It might seem like the Internet is free, but it’s very much not. The most recent census numbers, from 2013, show that about 84 percent of United States households own a computer, and 74 percent of households reported internet use.
While those numbers are high, it still leaves about 15 percent of Americans without in-home access. The numbers are even higher worldwide. As Internet use becomes more pervasive, corporations are looking to close the gap both at home and abroad.
In late-May, Microsoft announced it would award 12 grants to businesses that increase affordable internet access worldwide. The Affordable Access Initiative grants will help businesses increase affordable Internet access. The seed grants came with resources such as free software, services, and technology support. Earlier in 2016, Microsoft invested $1 billion in using the cloud to expand affordable broadband services, as well as new partnerships and philanthropic programs.
“With more than half of the world’s population lacking access to the Internet, connectivity is a global challenge that demands creative problem solving,” said Peggy Johnson, executive vice president of business development at Microsoft, in a news release.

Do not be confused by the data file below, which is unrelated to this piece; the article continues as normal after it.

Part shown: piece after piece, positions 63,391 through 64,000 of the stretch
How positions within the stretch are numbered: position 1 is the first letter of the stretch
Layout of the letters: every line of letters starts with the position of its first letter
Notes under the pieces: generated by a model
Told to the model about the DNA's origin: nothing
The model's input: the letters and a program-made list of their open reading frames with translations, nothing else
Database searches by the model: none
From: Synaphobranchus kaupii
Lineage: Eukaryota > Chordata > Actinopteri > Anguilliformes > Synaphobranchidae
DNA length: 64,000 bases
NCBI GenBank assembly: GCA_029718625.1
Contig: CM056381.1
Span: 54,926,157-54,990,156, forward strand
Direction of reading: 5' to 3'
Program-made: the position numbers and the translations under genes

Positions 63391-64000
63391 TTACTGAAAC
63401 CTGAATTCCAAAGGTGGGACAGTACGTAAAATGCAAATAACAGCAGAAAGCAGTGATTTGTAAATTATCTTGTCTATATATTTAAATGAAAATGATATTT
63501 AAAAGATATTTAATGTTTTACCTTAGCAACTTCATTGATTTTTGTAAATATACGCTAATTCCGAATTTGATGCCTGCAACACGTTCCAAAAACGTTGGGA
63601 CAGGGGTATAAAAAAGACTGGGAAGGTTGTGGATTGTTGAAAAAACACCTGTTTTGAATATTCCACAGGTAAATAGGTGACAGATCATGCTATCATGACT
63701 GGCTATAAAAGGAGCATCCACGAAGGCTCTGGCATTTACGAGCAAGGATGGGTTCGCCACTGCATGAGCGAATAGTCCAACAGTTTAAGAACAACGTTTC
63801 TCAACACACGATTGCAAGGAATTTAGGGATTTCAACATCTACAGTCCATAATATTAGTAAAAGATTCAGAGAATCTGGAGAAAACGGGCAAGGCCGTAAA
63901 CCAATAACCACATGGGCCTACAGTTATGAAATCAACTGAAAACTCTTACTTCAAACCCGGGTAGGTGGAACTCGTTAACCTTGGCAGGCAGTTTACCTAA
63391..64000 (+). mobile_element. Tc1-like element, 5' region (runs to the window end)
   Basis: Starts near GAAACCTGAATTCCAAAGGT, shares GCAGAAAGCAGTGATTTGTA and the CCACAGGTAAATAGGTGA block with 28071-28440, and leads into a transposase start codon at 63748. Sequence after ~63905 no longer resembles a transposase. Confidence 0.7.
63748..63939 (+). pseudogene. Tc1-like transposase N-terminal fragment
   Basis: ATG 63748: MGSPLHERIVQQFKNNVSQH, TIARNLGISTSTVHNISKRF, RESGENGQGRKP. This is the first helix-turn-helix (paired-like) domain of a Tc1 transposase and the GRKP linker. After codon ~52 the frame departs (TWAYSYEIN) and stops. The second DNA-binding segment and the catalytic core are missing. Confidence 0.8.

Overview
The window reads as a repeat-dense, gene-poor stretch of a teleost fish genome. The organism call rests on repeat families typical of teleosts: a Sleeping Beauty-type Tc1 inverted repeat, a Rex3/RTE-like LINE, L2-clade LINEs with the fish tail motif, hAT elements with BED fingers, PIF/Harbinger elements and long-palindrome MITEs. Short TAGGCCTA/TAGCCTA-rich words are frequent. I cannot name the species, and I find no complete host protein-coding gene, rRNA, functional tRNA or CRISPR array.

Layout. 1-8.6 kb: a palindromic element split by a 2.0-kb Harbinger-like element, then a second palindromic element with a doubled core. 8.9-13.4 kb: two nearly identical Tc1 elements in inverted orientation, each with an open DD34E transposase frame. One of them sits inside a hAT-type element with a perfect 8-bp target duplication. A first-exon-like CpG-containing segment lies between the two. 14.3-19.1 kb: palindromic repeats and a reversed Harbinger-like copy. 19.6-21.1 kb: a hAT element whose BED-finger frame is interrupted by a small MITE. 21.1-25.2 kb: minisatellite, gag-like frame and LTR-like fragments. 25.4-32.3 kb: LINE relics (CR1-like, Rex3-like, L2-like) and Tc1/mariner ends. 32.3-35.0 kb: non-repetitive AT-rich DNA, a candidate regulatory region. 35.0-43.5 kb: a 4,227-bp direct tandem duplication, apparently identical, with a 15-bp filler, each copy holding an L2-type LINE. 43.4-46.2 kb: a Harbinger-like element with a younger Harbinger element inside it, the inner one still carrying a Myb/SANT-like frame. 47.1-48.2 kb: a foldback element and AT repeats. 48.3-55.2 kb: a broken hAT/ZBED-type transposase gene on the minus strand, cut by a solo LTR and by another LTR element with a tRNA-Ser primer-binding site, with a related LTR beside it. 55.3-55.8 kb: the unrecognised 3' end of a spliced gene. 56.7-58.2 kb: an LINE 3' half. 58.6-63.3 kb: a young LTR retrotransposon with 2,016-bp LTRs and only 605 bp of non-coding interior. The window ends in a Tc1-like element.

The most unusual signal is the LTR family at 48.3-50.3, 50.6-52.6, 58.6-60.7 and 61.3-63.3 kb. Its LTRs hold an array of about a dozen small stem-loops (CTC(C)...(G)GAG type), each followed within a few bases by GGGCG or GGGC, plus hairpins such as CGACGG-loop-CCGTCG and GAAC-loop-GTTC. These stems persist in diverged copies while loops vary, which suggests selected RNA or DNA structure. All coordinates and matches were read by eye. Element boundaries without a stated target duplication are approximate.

Grant recipients were based in five different continents, with 11 countries represented: Argentina, Botswana, India, Indonesia, Malawi, Nigeria, Philippines, Rwanda, Uganda, the United Kingdom, and the United States.
But Microsoft isn’t the only tech giant wanting to bring the Internet power to the people. Since 2013, Facebook has powered internet.org, a nonprofit initiative to bring affordable internet to people worldwide, has provided Internet access to more than 25 million people.
One of the ways internet.org gets people online is through Free Basics, a program which makes certain websites data charge-free on mobile phones. Websites include pages related to employment, health, news, and education.
Facebook and Microsoft, along with Google, joined forces in 2013 to create the Alliance for Affordable Internet. The group, along with political entities and other institutions, helps bring Internet access to developing nations, a goal of the United Nations’ Broadband Commission.
A list of Microsoft’s 2016 grant recipients is available online.